Executive Summary

The Philippines is committed to reaching 50% renewable energy in the electricity mix by 2040, while achieving economy wide energy savings of 24% over the same period. Reaching these targets will require substantial efforts in the power sector and energy efficiency sector. The government recognises that the high investment required for this transformation would rely on the pooling of domestic and international resources from both public and private sectors. To this end, since 2022, the government has enacted regulation to remove foreign direct investment (FDI) restrictions in the energy sector.

This Clean Energy Finance and Investment Roadmap of the Philippines (“the Roadmap”) outlines critical actions that the Government of the Philippines can consider to help unlock finance and investment in two clean energy sectors: (i) offshore wind; and (ii) energy efficiency in public buildings. The two sectors were identified and selected in consultation with the Philippines Department of Energy (DOE) to accelerate the country’s decarbonisation pathways.

Offshore wind can play a key role in helping the country meet its national renewable energy targets. With over 17 thousand kilometres of coastline (Philippines Information Agency, 2023[1]), the Philippines is estimated to have a technical offshore wind potential of 178 GW, none tapped so far. Offshore wind for the Philippines also means less competition for land in a densely populated country (World Bank, 2022[2]). This Roadmap proposes a comprehensive set of measures that can improve the readiness of domestic markets in the Philippines to raise the capital needed to meet the country’s offshore wind potential. Key priorities for attracting finance and boosting offshore wind investments in the Philippines include:

  • Designing a regulatory framework that provides the right investment signals for investors and allows for projects to get built on time, cost effectively and with maximum local benefits.

  • A planning and permitting process based on a one-stop shop approach that co-ordinates the involvement of over 20 agencies nationwide.

  • Strategically planning for the necessary port and grid infrastructure to reliably support an emerging offshore wind market in the Philippines.

  • Recognising the role of finance in supporting cost reduction pathways for offshore wind and fostering synergy and collaboration between international development finance and private finance.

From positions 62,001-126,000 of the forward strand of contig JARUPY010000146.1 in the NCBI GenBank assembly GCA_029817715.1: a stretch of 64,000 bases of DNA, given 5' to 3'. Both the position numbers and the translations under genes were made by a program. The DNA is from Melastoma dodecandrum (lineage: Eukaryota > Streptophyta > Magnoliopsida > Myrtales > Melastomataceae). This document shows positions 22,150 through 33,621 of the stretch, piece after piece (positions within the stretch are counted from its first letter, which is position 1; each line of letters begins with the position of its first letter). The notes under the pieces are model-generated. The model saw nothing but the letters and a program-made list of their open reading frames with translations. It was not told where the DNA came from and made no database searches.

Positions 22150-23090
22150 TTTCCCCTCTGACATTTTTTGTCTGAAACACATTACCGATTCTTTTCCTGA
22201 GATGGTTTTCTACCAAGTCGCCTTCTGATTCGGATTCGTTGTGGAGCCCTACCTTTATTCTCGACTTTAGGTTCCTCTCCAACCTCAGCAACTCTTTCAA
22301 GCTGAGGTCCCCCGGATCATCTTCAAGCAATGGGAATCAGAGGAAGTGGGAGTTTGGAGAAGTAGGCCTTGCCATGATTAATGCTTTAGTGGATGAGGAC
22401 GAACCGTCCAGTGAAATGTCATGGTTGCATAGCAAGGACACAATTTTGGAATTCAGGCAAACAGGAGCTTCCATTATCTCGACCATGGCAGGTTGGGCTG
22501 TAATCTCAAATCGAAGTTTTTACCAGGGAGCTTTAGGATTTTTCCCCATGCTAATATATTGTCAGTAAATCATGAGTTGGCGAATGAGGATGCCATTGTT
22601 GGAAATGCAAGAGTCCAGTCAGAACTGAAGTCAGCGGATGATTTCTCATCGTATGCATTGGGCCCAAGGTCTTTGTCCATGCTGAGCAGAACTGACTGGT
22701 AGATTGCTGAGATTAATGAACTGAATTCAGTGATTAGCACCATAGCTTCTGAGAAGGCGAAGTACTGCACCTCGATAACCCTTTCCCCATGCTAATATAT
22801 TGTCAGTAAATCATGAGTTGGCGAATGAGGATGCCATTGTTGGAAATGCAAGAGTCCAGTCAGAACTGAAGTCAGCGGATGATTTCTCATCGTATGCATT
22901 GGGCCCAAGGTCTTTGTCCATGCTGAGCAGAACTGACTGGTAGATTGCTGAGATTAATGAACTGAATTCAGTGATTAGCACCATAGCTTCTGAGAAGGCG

Energy efficiency is another key pillar of the Philippines’ strategy towards reaching its energy and climate targets. The energy efficiency market in the Philippines remains nascent and efforts are underway to promote the benefits of energy efficiency to help market scale-up. To this end, the government has adopted a strategy to lead by example and promote energy efficiency in public buildings. The Government Energy Management Program (GEMP) requires all government offices, including Local Government Units (LGUs), to reduce monthly electricity and petroleum products consumption by 10%, benchmarked against consumption averages in 2004 and 2005 (DOE, 2022[3]). To date, just under half of government entities are compliant. Key priorities for incentivising higher energy efficiency amongst LGUs include:

  • Revising public procurement rules to accommodate energy efficiency projects with a payback period exceeding one year, including bundled projects that offer both product and service.

  • Evaluating budgetary constraints of LGUs, the in-house technical knowledge and capacity that are needed to implement the National Energy Efficiency and Conservation Plan (NEECP) 2023 – 2050.

  • Establishing a project pipeline for energy efficiency investments in the public sector via a designated aggregator entity to attract private equity investments.

  • A focus on data collection and transparency that can improve the trust in the business model and improve access to funding from external non-government sources.

To maximise local content and benefit to the local communities, both offshore wind and energy efficiency sectors would need to rely on enhanced cross-government collaboration and integrated planning. Both sectors bring significant job creating potential in clean energy. As such, skills development and inclusivity are important contributors to local economic benefits. Capacity building, talent development and certification programmes for a well-trained workforce of technicians, engineers, financiers and service providers can help to accommodate a vibrant supply chain in the Philippines.


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